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Aug 26, 2011

BI and Lilly’s Linagliptin Now Approved to Treat Type 2 Diabetes in Europe

BI and Lilly’s Linagliptin Now Approved to Treat Type 2 Diabetes in Europe

Sanction for DPP-4 inhibitor follows FDA nod in May. [Sergey Lavrentev - Fotolia.com]

  • Boehringer Ingelheim and Eli Lilly received marketing authorization from the EC for linagliptin 5 mg film-coated tablets for the treatment of adults with type 2 diabetes. To be marketed under the trade name Trajenta® in Europe, the drug was sanctioned in combination with metformin and metformin plus sulfonylurea.

    Linagliptin was previously approved for use as monotherapy in patients inadequately controlled by diet and exercise alone and for whom metformin is inappropriate due to intolerance or contraindicated due to renal impairment. In the U.S. linagliptin 5 mg is marketed under the trade name Tradjenta™ and was approved in May to be used along with diet and exercise to lower blood sugar in adults with type 2 diabetes.

    "Linagliptin is primarily excreted unmetabolized via bile and gut, meaning no dose adjustment is needed in adult patients with kidney or liver impairment," explains Anthony Barnett, professor of medicine and clinical director of the Department of Diabetes and Endocrinology, Heart of England NHS Foundation Trust, Birmingham, U.K. "This means that linagliptin is available at only one dose."

    Klaus Dugi, corporate svp medicine, Boehringer Ingelheim, adds, "The Phase III clinical trial program has demonstrated efficacy with linagliptin in the treatment of adults with type 2 diabetes.” Studies have found that linagliptin reduces hemoglobin A1C (HbA1C or A1C) levels by a mean of -0.6 to -0.7%.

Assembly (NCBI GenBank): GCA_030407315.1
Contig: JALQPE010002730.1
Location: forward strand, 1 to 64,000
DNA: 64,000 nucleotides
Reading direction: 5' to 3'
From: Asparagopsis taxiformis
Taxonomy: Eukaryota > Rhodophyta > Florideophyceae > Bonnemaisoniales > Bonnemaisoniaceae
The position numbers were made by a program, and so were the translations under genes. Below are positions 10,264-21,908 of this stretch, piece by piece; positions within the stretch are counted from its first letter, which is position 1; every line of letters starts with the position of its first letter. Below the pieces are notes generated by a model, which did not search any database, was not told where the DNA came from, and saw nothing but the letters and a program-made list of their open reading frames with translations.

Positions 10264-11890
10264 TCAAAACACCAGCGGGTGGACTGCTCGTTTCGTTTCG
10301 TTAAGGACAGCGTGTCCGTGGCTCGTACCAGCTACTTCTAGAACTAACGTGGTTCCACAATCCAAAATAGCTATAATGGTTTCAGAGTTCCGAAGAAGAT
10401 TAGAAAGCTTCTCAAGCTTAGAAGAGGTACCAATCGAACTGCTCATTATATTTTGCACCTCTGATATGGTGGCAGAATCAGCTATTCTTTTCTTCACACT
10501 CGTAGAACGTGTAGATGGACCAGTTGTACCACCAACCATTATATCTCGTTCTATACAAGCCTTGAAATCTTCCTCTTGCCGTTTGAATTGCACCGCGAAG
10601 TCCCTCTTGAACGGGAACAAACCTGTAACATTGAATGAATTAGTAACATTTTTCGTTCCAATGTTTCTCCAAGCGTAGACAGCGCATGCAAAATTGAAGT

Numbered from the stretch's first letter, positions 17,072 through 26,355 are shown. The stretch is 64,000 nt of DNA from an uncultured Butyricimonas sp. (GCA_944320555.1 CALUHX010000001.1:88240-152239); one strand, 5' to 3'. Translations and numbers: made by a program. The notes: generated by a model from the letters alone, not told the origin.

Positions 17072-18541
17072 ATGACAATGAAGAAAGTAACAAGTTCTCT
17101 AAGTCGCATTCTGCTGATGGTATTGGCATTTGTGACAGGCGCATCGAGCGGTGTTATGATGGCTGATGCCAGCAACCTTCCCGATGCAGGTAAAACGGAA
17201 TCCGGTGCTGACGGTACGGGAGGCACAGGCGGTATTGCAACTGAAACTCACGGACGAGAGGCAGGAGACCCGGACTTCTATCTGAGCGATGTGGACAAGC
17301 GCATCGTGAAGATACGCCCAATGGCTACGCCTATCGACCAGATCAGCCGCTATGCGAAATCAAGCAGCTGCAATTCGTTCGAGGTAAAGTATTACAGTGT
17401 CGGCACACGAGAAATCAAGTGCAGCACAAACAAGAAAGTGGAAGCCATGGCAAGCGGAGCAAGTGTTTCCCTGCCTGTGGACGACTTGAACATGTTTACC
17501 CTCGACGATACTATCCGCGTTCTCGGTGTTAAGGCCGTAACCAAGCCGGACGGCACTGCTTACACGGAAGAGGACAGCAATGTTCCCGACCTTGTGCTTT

The approval of linagliptin in Europe was based on a clinical trial program that involved approximately 6,000 adults with type 2 diabetes. Included in the program were placebo-controlled studies evaluating linagliptin as monotherapy and in combination with metformin and/or sulfonylurea.

    In two monotherapy studies, linagliptin showed a statistically significant mean difference in A1C from placebo of -0.6 to -0.7%. In patients who were not adequately controlled on metformin or metformin plus sulfonylurea, the addition of linagliptin also resulted in a statistically significant mean difference in A1C from placebo of -0.6%.

    The incidence of hypoglycemia was similar to placebo and weight did not change significantly from baseline, the companies report. In the pooled analysis of the placebo-controlled trials, the overall incidence of adverse events in patients treated with placebo was similar to that seen with linagliptin (53.8% vs. 55%). The most frequently reported adverse reaction was hypoglycemia observed with the triple combination of linagliptin plus metformin plus sulfonylurea.


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